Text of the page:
Better Stock to Buy Now: TD Bank or Scotiabank?

As far as the large Canadian banks are concerned, let’s dive into two of the best and see which one could be the better buy right now.

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In many sectors, most investors are focused on the “better stock to buy.” In the Canadian financials sector, a strong and important area of the economy, this is perhaps the most pertinent question. After all, five major banks dominate the vast majority of financial activity in the Canadian economy. At first glance, they may all look the same.

But they’re not. Here’s my take on which of the following two banks I’d buy right now.

Toronto-Dominion Bank

Toronto-Dominion Bank (TSX:TD), better known as TD to its customers and investors, is the largest Canadian bank with a larger international than domestic footprint. TD is known for its international retail operations, with more locations in the U.S. than Canada (mostly located on the East Coast). Accordingly, from this perspective, it’s often the bank many investors pick for its U.S. exposure.

However, TD stock is also a top dividend option for long-term investors, with a yield of 5.5%, far surpassing any sort of Canadian bond yield right now. And with a relatively stable stock price, TD has continued to see strong uptake from investors who are looking for financial stability right now.

Thanks to the strength of the U.S. and Canadian consumer, TD’s recent results aren’t surprising. The company showed adjusted diluted earnings per share growth of nearly 7%, supported by strength in its core operating businesses.

Bank of Nova Scotia

As more Canadian investors seek diversification and a broader approach to the financial landscape, TD Bank will certainly remain a top option to consider.

The company’s 6.6% yield is among the best in this space, and while its stock price has underperformed peers like TD that benefit from greater U.S. exposure, Scotiabank’s growth profile isn’t bad at all. The company provides investors with strong exposure to higher-growth Latin American economies. Accordingly, from a total return perspective, Scotiabank remains a top pick for many investors.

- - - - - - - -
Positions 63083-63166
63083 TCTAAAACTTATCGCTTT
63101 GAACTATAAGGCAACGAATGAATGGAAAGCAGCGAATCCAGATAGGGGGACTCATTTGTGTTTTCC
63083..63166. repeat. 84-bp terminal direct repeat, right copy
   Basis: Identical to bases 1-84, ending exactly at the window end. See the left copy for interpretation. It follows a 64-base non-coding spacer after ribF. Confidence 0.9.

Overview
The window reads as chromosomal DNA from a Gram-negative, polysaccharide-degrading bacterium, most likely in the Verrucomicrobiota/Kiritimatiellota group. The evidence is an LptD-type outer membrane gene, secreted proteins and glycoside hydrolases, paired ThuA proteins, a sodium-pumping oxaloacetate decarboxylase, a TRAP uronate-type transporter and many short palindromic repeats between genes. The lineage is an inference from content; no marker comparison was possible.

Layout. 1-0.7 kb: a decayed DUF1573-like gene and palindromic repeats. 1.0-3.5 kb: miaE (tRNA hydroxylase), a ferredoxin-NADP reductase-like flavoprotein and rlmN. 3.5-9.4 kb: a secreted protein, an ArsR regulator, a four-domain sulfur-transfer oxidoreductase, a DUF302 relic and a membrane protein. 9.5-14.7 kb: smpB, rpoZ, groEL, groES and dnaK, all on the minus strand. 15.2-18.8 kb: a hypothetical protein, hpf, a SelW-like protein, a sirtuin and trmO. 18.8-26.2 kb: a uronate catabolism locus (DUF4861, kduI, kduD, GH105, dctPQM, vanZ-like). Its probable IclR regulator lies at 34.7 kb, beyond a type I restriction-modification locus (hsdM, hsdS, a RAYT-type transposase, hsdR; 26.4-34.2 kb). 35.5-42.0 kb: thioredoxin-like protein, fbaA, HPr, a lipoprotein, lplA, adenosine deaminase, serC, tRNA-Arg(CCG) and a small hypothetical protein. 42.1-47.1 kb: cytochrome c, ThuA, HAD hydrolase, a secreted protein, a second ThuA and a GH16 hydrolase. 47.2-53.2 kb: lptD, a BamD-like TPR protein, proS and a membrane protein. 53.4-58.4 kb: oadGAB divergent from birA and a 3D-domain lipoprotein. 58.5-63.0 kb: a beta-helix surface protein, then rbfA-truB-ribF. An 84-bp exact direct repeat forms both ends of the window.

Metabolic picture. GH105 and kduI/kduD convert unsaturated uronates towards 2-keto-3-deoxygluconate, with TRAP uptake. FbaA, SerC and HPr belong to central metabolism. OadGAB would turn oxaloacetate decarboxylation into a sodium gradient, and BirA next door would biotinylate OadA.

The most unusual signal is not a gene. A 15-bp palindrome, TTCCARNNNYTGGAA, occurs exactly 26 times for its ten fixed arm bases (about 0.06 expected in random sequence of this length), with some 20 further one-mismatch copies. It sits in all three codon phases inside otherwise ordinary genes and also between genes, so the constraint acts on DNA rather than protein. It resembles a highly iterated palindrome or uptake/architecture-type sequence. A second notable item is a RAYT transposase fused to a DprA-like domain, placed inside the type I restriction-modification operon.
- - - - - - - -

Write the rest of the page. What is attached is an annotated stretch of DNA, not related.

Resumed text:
Scotiabank’s revenue growth of 5.5% over the past years was strong, and the lender also provided investors with an 11.3% return on equity in the most previous quarter. From a fundamental standpoint, this is a strong bank, also supported by Canada’s strong regulatory landscape.

Which is the better bet?

In my opinion, TD is a better pick for investors looking for a more U.S.-focused tilt in their portfolio. But for those looking to generate higher yields and potentially higher growth from this space, Scotiabank would be my top option.

It really comes down to an individual investor’s risk profile, in this case. Personally, I think a portfolio holding both banks can outperform the market over the long term.

This article represents the opinion of the writer, who may disagree with the “official” recommendation position of a Motley Fool premium service or advisor. We’re Motley! Questioning an investing thesis — even one of our own — helps us all think critically about investing and make decisions that help us become smarter, happier, and richer, so we sometimes publish articles that may not be in line with recommendations, rankings or other content.

Fool contributor Chris MacDonald has no position in any of the stocks mentioned. The Motley Fool recommends Bank of Nova Scotia. The Motley Fool has a disclosure policy.

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